Can someone help me with this integration by parts?

- AmTran_Bus

Can someone help me with this integration by parts?

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- AmTran_Bus

|dw:1433873040803:dw|

- AmTran_Bus

|dw:1433873069974:dw|

- AmTran_Bus

That is supposed to say du= 2r dr

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## More answers

- dumbcow

you forgot the sqrt around the "4+r^2"
actually i dont think you need int by parts here .... just the substitution
--> u = 4+r^2
du = 2r dr

- AmTran_Bus

Hum. This problem is from the integration by parts chapter in the Stewart book :(

- AmTran_Bus

But ok. Lets do it your way! Can you guide me through it?

- dumbcow

sure ... double check you copied the question correctly though

- AmTran_Bus

Ok. I did.

- dumbcow

after substitution you get
\[\frac{(u-4) r}{\sqrt{u}} * \frac{du}{2r}\]

- dumbcow

the "r" cancels leaving
\[\frac{1}{2} \int\limits \frac{u-4}{\sqrt{u}} du\]

- AmTran_Bus

Ok, can you explain the after substitution step? Is u=4+r^2?

- dumbcow

yes so since u = 4 +r^2 , if you solve for r^2 you get r^2 = u-4
--> r^3 = r^2 *r = (u-4)r

- AmTran_Bus

Got ya. Thanks.

- AmTran_Bus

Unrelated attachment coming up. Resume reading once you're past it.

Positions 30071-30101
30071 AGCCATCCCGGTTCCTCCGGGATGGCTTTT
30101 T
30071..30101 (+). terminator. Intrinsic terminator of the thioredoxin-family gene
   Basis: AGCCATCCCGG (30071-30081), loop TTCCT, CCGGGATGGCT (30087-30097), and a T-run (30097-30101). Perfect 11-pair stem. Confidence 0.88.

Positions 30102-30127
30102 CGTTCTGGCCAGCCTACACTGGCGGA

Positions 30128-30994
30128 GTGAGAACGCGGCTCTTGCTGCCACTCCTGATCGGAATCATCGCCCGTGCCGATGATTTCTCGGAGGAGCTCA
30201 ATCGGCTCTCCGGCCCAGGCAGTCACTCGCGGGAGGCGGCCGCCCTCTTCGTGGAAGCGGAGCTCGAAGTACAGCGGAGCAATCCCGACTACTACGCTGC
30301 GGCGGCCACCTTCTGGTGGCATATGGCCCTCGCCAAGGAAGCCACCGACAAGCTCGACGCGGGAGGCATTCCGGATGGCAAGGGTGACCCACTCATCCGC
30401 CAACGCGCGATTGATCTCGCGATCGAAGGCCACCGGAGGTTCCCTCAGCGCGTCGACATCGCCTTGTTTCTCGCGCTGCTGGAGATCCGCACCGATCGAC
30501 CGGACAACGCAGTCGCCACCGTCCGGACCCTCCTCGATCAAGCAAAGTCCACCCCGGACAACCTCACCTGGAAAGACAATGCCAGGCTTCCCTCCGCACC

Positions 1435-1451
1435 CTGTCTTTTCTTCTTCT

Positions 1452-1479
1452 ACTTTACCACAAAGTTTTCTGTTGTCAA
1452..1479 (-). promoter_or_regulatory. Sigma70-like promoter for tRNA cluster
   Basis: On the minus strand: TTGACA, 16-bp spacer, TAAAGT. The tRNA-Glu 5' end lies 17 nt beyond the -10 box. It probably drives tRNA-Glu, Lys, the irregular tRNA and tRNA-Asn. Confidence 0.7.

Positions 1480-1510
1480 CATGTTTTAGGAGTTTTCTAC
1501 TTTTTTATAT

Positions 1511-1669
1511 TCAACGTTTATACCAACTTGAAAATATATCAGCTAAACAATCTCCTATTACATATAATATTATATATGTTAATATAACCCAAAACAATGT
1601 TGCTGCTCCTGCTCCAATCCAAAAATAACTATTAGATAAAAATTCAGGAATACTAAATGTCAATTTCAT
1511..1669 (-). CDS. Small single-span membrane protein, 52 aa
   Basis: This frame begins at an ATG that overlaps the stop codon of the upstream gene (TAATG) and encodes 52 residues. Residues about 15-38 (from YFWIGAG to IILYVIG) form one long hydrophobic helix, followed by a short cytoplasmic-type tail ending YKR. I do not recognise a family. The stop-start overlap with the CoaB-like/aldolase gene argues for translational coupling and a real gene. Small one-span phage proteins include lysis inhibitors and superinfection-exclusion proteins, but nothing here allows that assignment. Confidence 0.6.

Don't we have to solve for out limits?

- AmTran_Bus

*our

- dumbcow

yes but first you must find integral .... then plug in limits at the end

- AmTran_Bus

##### 1 Attachment

- dumbcow

can you finish the integral?
\[\frac{u-4}{\sqrt{u}} = u^{1/2} -4u^{-1/2}\]

- phi

FYI if you want to use integration by parts, notice that to integrate
\[ (4+r^2)^{-\frac{1}{2} } \]
Taking that as a hint, write the problem as
\[ \int \frac{r^3}{\sqrt{4+r^2}} dr = \int r^2 (4+r^2)\ r\ dr \]
and let
\[ u= r^2 \\ dv = (4+r^2)\ r\ dr \]

- AmTran_Bus

Ok. So the (4+r^2)^(-1/2) was basically put on top now, right?

- phi

yes, only because I don't like square roots.

- phi

to integrate
\[ (4+r^2)^{-\frac{1}{2} } \]
we need 2 r dr

- AmTran_Bus

So we havae|dw:1433877516461:dw|

- AmTran_Bus

Im just trying to get to what you did to be sure I get it.

- phi

so split the r^3 into r^2 and r (and put the r next to the dr)

- AmTran_Bus

Ok. r^2 *r

- phi

yes. so it should look like this
\[ \int \frac{r^3}{\sqrt{4+r^2}} dr = \int r^2 (4+r^2)^{-\frac{1}{2}}\ r\ dr\]

- AmTran_Bus

Very nice. So now I can just do the regular U and dv stuff.

- phi

yes, u= r^2
dv = what is left over

- AmTran_Bus

Thank you so very much. I still have just a small issue with how you got|dw:1433877820455:dw|

- AmTran_Bus

Sorry for that mess. And for asking you so much.

- AmTran_Bus

I get how you brought the sqrt up top.

- AmTran_Bus

|dw:1433877903541:dw|

- phi

you don't have to change the square root to an exponent, but I find it easier to think about|dw:1433877934816:dw|

- phi

\[ \frac{1}{x}= x^{-1} \]
\[ \sqrt{x} = x^\frac{1}{2} \]
\[ \frac{1}{\sqrt{x}}=\frac{1}{x^\frac{1}{2}}=x^{-\frac{1}{2}} \]

- AmTran_Bus

Thanks so much phi. I am really glad you showed me how to do it this way.

- phi

You still have to do the integral

- AmTran_Bus

I know, from all the U= and DV= stuff. But I'm pretty good with that.

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